In the fall of 1914, a man named William Edwin Hall had dinner with a friend. That dinner changed the course of Hall’s life. This socially prominent, successful lawyer was captivated by a story his friend told. What was the story? Not a discussion of current judicial activities. Not the latest Wall Street news. Instead Hall was regaled with tales of the amazing success that the New York Boys’ Club was having with the juvenile street gangs from New York’s Lower East Side slums.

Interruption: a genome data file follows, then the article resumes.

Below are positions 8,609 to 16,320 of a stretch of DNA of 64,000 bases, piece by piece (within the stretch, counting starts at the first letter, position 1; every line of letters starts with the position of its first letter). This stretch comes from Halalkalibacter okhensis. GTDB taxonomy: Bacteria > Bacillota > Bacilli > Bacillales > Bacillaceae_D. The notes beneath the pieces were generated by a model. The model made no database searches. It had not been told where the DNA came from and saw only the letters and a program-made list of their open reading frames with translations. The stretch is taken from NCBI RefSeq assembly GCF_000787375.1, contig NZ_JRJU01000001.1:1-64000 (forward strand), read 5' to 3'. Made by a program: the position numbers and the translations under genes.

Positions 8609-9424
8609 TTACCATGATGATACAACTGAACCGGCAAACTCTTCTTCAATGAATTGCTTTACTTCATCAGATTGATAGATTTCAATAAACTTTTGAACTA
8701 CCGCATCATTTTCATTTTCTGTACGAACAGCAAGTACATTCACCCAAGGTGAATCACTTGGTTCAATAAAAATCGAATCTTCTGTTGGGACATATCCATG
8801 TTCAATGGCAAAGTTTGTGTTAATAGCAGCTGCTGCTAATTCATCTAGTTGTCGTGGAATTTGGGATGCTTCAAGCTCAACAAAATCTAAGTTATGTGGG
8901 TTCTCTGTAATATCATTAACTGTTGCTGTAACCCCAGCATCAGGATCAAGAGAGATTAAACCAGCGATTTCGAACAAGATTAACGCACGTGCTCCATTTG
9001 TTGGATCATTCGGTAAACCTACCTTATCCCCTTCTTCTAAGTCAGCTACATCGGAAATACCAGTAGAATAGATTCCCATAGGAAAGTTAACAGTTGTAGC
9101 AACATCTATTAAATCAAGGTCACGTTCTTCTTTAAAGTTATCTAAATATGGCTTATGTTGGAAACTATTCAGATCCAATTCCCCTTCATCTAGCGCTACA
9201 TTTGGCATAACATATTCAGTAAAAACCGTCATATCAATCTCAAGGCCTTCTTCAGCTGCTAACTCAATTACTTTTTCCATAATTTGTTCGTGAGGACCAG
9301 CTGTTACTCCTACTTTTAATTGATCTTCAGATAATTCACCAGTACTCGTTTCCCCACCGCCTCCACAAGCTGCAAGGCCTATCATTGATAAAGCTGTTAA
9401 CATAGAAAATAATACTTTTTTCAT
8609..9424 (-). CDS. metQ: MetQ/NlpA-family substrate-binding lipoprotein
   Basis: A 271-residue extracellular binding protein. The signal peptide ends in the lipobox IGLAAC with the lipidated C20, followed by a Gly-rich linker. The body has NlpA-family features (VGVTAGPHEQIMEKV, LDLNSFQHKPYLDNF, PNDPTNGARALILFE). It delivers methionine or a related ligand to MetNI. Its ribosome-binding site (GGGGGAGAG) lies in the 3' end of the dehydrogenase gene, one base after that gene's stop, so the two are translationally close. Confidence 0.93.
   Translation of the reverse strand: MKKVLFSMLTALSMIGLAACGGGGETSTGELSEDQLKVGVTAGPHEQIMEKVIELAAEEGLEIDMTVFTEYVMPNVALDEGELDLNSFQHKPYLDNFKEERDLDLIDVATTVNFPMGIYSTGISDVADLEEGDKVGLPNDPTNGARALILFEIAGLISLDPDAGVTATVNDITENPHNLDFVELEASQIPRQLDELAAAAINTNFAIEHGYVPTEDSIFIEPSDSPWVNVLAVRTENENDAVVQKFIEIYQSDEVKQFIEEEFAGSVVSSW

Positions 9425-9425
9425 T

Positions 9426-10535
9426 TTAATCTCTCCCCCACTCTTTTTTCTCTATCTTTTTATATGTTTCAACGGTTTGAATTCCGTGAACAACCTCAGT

A few weeks later, Hall attended his first Boys’ Club meeting. To his great astonishment, these shabby slum boys were conducting an organized meeting and carefully adhering to the traditional Robert’s Rules of Order. When a point was in question about proper procedure, Hall — with his doctorate in business from Yale and law degree from Harvard — didn’t know the answer. But a “small lad in a tattered red sweater” (as Hall would later describe him) did know the appropriate rule and how it should be applied.
Little did he realize that this was the beginning of almost 40 years of dedicated service to the youth of America. This man, from one of the most prominent families in the small town of St. Marys, Pennsylvania, would become the champion of hundreds of thousands of impoverished boys who lived in the crowded slums of big cities.